The Orlando Magic has been working against a season-long deficit when it comes to 3-point shooting.
Wednesday’s 139-117 loss to the Milwaukee Bucks was just another example – albeit an extreme one – of the Magic losing math.
Magic was really rolling offensively early. They scored 29 points in the first quarter, 66 in the first half, and shot down 6-of-12 3s.
They were shooting well, handling the ball at a reasonable pace and scoring frequently and efficiently.
But the numbers game caught up with them, as the Bucks knocked down 15 of 26 3s in the first half to take a 76-66 halftime lead. Milwaukee’s hot shot overshadowed the good Orlando had accomplished.
And when Magic’s 3s stopped falling on the third, it was pretty much a tie. Their margin of error grew smaller with each error, just as the Bucks’ lead grew with each hit.
The Bucks have knocked down 26 of 56 3-goal shots, tying for second on a team this season. The Magic went 9-of-33 in 3s – a 51-point lead in favor of Milwaukee from beyond the arc.
“You have to give them a lot of credit,” said head coach Jamahl Mosley. “This is a team that is rolling right now. They are playing at a high level. We were crowding the paint just right, holding them to 38 points in the paint. Knocking down 26 3s is hard to beat.”
The defeat, or even the deficit, is not surprising.
The Bucks, who are league best at 45-17, are on a 16-game winning streak and are one of the best pitching teams in the league.
But the loss was the ultimate instance of the 3-point shot being a deciding factor against the Magic.
“Our game plan was to carry.” Cole Anthony said. “In the first half we did a great job of charging. We were just a second behind the shooters in the first half. This allowed them to get into a rhythm. They won many looks and many undisputed looks. On the other hand, they got a lot of offensive rebounds and a lot of three-pointers. A credit to them and a discredit to our defense.”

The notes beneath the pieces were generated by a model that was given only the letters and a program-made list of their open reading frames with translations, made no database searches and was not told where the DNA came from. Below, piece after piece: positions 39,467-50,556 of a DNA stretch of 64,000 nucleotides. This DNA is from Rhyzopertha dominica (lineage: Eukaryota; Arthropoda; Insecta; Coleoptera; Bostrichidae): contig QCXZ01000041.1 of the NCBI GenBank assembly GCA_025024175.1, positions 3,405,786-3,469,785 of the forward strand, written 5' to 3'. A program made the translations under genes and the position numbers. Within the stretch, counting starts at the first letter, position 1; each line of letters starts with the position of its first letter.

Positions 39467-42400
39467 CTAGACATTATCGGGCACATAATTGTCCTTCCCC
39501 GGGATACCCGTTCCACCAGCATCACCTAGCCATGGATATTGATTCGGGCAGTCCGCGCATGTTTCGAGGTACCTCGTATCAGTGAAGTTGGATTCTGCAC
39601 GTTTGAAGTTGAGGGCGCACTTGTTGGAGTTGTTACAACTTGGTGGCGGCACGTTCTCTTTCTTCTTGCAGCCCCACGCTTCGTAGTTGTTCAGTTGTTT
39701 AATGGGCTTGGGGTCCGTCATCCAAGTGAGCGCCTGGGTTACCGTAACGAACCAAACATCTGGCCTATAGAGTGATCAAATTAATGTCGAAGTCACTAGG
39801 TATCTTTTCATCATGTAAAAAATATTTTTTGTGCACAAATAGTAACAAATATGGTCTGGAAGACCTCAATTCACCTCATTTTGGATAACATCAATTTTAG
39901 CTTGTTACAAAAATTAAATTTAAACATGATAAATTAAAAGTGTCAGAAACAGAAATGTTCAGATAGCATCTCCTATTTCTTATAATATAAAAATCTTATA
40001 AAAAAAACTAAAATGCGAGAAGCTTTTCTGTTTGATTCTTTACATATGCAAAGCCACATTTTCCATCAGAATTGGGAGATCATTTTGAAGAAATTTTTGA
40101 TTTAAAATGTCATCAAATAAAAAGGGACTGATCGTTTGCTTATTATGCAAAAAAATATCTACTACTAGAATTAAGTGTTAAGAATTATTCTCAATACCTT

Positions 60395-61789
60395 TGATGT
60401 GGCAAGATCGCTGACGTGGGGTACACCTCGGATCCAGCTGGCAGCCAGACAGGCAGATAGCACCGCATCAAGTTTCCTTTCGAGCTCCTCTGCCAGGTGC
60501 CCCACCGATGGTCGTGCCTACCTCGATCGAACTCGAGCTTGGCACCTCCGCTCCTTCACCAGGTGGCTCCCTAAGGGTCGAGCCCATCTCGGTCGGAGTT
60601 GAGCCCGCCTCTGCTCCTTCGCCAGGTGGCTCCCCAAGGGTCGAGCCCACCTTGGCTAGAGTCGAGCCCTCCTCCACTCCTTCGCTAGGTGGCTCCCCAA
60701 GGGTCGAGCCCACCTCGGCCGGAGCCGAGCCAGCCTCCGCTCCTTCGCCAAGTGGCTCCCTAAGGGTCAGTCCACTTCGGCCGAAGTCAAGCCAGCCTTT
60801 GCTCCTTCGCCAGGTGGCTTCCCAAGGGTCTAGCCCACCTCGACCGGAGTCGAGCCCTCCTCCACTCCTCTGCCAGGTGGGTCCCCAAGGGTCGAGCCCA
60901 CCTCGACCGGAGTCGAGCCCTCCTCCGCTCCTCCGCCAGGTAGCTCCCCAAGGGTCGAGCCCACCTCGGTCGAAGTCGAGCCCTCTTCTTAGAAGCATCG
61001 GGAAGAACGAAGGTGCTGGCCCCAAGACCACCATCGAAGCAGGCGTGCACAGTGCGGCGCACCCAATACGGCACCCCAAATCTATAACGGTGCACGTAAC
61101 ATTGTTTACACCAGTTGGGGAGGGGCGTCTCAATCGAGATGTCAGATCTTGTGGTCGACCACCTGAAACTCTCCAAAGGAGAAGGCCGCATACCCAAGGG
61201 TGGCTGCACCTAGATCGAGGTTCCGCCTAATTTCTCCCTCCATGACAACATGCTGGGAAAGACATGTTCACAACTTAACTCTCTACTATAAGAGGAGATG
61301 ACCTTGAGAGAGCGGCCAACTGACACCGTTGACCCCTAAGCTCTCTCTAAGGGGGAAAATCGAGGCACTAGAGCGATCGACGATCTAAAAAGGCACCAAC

Wednesday was an extreme example. Teams do not consistently make more than 20 3s. But he highlighted how narrow the margins are for the Magic because of the deficit they face.
The Magic’s 34.6% 3-point accuracy is ranked 23rd, while its 10.6 made 3s and 30.7 attempts ranked 27th. They allow the league’s second 3s attempt (37.3) and third (13.1) attempts.
Orlando generally does well with contested perimeter shots, with the Magic only allowing opponents to shoot 35% in 3s, tying for eighth in the league.
But the discrepancy in 3-point shooting most nights usually gives opposing teams a 6-9 point lead.
The Magic tries to combat this deficit by winning other facets of the game—on the ball, free throws, and possession. They’ve done better winning in those areas over the past two months.
But when your 3s aren’t falling – and especially when your opponents’ 3s are – the math has proven very difficult to beat consistently.
Magic is 6-16 when shooting 30% or worse in 3s. Only the Hornets (26), Raptors (23), Pelicans (22) and Rockets (22) shot 30% or less from beyond the arc as often or more than Orlando.
Forward Jonathan Isaac will be unavailable for Friday’s showdown in Charlotte (20-44) because of a strained right hamstring/inner thigh. It will be the fourth consecutive absence.
The Magic is operating very cautiously with Isaac after he was sidelined for 2½ years before returning to the court in late January.
This article first appeared in OrlandoSentinel.com. Khobi price by email at firstname.lastname@example.org or follow him on Twitter at @khobi_price.
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